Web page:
The city of Orlando took steps in March 2007 to install red light cameras at specific intersections. The decision was finalized when Orlando city commissioners made the decision regarding the red light camera distributor.
Red light cameras are intended to decrease the number of auto accidents at intersections. When a car runs a red light, a picture is taken and the owner of the car is mailed a fine of more than a hundred dollars. The desired result is a decrease in deadly auto accidents that result when drivers run red lights.
The cameras are only installed at the most dangerous intersections with the highest rate of accidents.
Orlando City Council
The Orlando city council voted to move forward with the red light camera installation regardless of the outcome of the Florida State Legislature deliberation. Despite their decision to move forward, installation of the red light cameras will not take place until a final decision has been made by the Florida State Legislature.
Orlando taxpayers will be charged $500,000 a year for operation of the red light cameras. The installation firm told the Orlando city commissioners that they would drop the operation fee if the cameras do not generate city revenue.
Criticism of Red Light Cameras
Those who criticize the red light cameras say that the cameras become a focus of revenue for cities and that the commissioners may lose site of the overall purpose of the cameras, which is to save lives by preventing auto accidents.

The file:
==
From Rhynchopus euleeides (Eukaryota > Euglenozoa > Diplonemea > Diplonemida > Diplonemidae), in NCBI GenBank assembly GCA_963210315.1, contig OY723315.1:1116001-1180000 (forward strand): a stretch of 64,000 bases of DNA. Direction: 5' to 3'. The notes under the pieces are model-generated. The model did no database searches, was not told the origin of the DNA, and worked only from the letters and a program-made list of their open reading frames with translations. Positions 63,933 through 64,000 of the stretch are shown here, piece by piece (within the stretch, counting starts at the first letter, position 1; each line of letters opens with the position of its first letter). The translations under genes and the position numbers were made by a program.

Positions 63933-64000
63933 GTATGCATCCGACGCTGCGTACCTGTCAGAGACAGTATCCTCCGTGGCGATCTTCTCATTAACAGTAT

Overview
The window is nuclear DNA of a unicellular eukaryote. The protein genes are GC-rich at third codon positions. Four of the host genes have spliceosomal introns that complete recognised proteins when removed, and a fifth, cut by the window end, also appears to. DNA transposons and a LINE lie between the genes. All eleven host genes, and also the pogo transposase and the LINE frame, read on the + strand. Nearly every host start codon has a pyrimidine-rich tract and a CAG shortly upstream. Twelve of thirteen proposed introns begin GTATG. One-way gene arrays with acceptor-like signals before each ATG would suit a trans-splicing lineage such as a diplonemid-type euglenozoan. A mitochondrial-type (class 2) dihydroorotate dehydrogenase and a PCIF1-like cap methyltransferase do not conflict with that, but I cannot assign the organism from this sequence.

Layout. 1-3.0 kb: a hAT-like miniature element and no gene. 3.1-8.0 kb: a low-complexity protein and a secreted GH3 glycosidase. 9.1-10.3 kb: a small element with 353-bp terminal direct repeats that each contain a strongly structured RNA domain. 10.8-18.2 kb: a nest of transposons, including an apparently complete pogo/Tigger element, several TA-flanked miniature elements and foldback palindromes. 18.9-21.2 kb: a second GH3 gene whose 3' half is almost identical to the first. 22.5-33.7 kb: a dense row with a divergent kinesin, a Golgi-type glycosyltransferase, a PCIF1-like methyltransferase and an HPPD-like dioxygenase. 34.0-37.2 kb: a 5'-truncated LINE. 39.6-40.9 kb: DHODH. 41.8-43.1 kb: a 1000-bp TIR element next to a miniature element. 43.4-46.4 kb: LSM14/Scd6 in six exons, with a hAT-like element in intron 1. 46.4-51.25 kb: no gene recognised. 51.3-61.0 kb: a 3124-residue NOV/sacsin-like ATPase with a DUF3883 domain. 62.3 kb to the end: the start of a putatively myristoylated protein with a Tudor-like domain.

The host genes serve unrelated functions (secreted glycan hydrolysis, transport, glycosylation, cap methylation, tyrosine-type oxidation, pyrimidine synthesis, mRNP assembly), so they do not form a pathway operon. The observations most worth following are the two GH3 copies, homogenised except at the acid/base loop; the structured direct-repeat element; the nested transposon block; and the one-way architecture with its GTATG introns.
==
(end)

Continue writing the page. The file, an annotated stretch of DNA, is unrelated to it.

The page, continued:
The concern of the overall intention of the red light installation is in addition to concerns regarding invasion of privacy and the question of the actual effectiveness of the cameras in preventing auto accidents.
Red Light Cameras May Not Save Lives
A study conducted by the University of South Florida claims that red light cameras actually lead to an increase in the number of collisions. This is because drivers stop their cars abruptly in order to avoid running a red light. The abrupt stops increases the risk for serious injuries in rear-end collisions.
A professor and chair of Health Policy and Management at the USF College of Public Health states that the cameras could potentially cause adverse driving conditions due to the state’s high population of elderly drivers, who are at a higher risk for serious injury during an auto accident.
Orlando City Commissions Final Decision
Despite the University of South Florida study, the Orlando city commissioners believe that the red light cameras will save lives. By giving a steep fine of over one hundred dollars, the city commissioners hope to deter drivers from behavior that may result in auto accidents.